African countries would also be receiving over a barrel due to Russia’s threat to cut down oil supplies to the global market over a Western cap on oil barrel produced in Russia. This would add greater pressures on the already depleted foreign reserve of African countries, wrecking social havoc in large parts in the continent.

The Democratic Republic of Congo, for example, already battling a fierce and ruthless insurgency in the East, had to increase fuel prices to $1.70 per litre. And this is a country where nearly 64 per cent of the people, according to the World Bank, live on less than $2.15 a day. Even for an oil-producing country like Nigeria, things have gone past reason. The West African power suffered the worst floods in a decade, which left 1.5 million people homeless, and it saw food inflation rates jump to 23.72 per cent in October 2022.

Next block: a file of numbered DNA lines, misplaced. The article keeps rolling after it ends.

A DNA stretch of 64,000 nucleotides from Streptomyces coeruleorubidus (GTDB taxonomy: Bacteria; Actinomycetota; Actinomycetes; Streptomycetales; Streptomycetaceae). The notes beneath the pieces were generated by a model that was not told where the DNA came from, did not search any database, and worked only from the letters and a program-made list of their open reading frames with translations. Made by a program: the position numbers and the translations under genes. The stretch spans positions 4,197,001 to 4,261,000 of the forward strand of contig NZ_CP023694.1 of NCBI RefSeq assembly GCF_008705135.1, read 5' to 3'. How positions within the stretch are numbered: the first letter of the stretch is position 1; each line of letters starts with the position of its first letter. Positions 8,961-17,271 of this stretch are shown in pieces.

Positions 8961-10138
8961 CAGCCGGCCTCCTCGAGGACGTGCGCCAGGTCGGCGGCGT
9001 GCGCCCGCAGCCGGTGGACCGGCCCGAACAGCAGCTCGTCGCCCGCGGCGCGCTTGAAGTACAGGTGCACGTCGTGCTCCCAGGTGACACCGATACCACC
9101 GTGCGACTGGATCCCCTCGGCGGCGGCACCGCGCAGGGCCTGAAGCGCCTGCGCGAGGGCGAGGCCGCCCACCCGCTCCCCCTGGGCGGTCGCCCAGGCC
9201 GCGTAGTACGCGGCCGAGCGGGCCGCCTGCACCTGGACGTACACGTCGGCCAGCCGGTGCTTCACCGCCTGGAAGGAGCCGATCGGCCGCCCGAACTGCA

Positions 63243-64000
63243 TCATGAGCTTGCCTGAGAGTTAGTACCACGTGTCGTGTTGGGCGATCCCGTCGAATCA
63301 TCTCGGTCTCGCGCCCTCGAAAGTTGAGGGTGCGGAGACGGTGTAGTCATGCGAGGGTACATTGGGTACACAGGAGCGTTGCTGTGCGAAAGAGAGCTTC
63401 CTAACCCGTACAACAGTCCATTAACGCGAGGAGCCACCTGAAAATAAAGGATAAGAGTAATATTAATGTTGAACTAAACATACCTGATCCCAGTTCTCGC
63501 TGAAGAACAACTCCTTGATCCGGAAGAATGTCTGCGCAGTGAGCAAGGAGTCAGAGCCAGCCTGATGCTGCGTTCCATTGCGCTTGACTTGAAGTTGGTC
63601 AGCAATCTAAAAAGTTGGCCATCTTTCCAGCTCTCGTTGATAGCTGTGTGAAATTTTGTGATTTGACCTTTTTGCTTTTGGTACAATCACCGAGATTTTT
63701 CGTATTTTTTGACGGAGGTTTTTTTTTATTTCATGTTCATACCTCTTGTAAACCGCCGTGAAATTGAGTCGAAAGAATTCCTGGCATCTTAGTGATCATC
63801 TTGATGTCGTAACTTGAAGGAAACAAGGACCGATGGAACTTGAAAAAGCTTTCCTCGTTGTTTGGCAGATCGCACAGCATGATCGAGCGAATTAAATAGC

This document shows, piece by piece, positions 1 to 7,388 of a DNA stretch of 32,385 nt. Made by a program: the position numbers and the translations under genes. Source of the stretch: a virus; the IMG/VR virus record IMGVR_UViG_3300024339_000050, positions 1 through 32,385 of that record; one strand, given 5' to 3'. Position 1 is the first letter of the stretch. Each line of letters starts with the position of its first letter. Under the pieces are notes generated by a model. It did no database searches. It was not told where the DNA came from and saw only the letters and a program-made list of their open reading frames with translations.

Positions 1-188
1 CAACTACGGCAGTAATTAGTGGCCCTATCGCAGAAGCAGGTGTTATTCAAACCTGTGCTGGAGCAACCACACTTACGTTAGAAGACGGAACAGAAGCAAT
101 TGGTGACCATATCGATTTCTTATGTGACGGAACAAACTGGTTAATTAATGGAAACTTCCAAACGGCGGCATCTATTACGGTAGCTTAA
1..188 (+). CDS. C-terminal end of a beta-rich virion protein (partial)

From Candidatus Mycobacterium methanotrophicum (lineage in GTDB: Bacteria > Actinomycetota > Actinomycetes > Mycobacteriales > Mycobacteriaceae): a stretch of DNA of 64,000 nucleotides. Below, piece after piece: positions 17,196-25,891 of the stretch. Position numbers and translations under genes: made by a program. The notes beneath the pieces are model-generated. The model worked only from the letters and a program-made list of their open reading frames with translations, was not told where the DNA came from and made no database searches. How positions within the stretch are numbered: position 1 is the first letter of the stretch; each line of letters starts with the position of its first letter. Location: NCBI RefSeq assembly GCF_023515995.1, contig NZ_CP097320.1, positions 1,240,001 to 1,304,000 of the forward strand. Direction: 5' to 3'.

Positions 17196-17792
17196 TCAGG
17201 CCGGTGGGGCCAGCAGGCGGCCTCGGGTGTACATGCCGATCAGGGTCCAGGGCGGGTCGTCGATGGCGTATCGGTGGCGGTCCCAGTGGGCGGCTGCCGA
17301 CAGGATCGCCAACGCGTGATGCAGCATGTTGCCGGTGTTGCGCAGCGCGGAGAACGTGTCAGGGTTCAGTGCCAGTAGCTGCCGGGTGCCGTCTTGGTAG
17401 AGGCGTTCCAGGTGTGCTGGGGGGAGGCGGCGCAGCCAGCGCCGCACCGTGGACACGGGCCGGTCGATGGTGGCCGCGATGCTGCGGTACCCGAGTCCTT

The rising costs of fertilisers, mainly imported from Federal Russia, have, moreover, curtailed the ability of average farmers in Africa to cultivate their lands, where millions rely on their own produce for food self-sufficiency, selling the surplus in the local markets just to live from hand to mouth. In Ethiopia, despite abundant water resources, farmers in the lowlands have complained of the inability to cultivate vast swathes due to a twofold increase of the price of fertilisers. This threatens a quality yield of income-generating crops meant for export, and further exacerbates the food crisis in the Horn of Africa nation.